Christy Ann Conlin’s The Speed of Mercy
The prolific Nova Scotia author’s newly released novel promises prose that’ll jolt you out of winter hibernation–while delivering the salt water-sprayed scenery Conlin fans know and love. Described by her publisher as “capturing the unbearable cost of childhood betrayal and what happens when history is suppressed, our past is forgotten–yet finding the truth can change the future,” the story shreds your preconceptions about older women and reminds you of mercy’s power. More deets on the book are available here.
Hannah Moscovitch’s Post-Democracy coming to streaming
Halifax’s most decorated playwright (you know her from co-writing the international smash Old Stock: A Refugee Love Story and for winning six Drama Desk awards) is back with a new piece of theatre. A digital performance of Prairie Theatre Exchange’s world premiere of Moscovitch’s new play, Post-Democracy, means you can witness the play’s debut while you shelter in place (even though PTE’s stage is in Winnipeg). “It took me 12 years or so to finish this freaking play. Then the pandemic so it's gone direct-to-video!” Moscovitch tweeted in announcing the project. Showing from April 8 to 25, we advise getting your tickets now because they will sell out fast. More deets and tix here.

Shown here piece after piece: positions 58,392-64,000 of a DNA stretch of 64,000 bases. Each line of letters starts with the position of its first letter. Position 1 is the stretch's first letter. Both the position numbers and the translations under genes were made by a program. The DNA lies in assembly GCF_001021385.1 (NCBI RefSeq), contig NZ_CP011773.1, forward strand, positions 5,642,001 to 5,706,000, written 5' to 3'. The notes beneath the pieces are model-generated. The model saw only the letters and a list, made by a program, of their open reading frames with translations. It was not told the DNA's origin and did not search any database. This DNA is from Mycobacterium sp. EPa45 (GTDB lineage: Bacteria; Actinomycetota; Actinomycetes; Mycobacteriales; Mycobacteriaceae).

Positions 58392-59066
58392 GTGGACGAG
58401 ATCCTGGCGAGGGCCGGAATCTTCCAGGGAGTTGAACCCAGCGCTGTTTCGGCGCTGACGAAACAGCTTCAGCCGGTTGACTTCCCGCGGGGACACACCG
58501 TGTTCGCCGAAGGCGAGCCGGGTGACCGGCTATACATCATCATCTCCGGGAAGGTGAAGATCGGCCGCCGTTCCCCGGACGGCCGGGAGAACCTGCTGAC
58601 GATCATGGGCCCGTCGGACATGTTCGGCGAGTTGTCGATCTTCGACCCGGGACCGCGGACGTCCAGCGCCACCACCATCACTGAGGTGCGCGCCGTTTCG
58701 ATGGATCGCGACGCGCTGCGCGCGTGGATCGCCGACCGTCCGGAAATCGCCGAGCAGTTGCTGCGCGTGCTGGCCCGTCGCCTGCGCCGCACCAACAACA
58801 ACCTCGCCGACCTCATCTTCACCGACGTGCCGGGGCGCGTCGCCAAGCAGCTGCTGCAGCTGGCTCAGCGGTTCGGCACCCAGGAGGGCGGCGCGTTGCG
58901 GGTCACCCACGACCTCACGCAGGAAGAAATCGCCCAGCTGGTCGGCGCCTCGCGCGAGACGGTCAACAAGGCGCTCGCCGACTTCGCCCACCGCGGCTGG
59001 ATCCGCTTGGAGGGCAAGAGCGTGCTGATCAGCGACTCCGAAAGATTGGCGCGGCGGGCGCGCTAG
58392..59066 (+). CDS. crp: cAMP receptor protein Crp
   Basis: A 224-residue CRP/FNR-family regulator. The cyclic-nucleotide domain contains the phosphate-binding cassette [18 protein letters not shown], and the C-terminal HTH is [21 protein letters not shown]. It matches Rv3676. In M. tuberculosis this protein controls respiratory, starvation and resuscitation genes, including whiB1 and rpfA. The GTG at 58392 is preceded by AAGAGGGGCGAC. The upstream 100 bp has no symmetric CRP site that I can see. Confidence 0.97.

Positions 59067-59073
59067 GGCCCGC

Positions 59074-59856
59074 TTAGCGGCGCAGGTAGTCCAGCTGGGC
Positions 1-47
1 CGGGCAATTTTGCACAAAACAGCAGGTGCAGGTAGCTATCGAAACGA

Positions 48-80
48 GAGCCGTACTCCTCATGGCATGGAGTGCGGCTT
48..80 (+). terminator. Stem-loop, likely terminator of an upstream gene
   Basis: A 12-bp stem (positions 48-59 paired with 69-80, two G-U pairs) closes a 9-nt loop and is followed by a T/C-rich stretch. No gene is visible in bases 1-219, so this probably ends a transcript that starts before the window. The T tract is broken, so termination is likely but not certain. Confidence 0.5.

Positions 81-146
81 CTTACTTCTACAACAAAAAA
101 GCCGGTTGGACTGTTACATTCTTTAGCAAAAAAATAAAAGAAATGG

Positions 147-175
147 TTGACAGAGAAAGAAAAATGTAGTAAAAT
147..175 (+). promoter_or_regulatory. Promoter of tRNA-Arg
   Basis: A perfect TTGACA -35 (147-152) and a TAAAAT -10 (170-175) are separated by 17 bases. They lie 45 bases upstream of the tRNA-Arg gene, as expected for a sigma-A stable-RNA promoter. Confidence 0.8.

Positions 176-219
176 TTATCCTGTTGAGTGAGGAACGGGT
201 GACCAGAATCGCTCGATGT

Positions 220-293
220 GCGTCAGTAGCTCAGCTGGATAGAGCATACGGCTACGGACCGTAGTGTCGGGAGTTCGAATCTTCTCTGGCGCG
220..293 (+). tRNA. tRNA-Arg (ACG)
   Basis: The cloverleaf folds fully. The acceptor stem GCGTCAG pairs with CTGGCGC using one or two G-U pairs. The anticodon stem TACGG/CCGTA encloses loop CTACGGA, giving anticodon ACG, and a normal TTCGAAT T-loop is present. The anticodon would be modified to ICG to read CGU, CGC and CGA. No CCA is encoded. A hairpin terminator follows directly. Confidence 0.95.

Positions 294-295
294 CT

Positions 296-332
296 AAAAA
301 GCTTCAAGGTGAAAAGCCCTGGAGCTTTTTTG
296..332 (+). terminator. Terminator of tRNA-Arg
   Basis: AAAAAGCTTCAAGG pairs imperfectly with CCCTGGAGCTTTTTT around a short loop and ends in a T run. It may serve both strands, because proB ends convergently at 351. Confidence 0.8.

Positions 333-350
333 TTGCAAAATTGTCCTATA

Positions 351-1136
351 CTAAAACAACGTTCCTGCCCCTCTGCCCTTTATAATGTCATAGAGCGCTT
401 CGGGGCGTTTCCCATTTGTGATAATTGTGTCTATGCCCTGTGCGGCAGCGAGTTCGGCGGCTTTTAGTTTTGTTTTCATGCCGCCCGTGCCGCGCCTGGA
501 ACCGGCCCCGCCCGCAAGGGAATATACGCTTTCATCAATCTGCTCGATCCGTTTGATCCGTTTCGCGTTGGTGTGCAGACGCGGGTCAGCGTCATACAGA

Bloody Hell’s new video and single “When You’re Gone”
After winning Loud Recording of the Year for its self-titled debut at Nova Scotia Music Week, Bloody Hell has kept busy by making audiences exclaim just that. An advance single of the band’s upcoming sophomore effort–called “When You’re Gone”–dropped this week and it reminds us of why Bloody Hell rules in the first place: It’s full of thrashing guitar, an early-punk vibe and scream-along vocals. Watch the nightmare-fuel, dollhouse-y clip here.
Susan Borgersen’s While The Kettle Boils
While The Kettle Boils reminds us art is everywhere, ready to consume anytime–so keep it in your purse or pocket for reading at the bus stop and while waiting for your coffee. More deets here.
21 Black Futures on CBC Gem
Obsidian Theatre–Canada’s hallmark Black theatre company–has built 21 alternatives to our problematic world with this series of filmed monodramas, which were released to CBC Gem earlier this month (and feature scripts by Halifax theatre luminaries Shauntay Grant and Jacob Sampson). A Black woman working a typical shift sending racists to White Supremacist Island; a Black elder ensuring their language doesn’t die when they do by teaching it to youngsters via ASL; a world where calling the cops isn’t the only option: These are a sampling of the plotlines that await in each 10-minute-ish missive. Stream them all now for free via CBC Gem.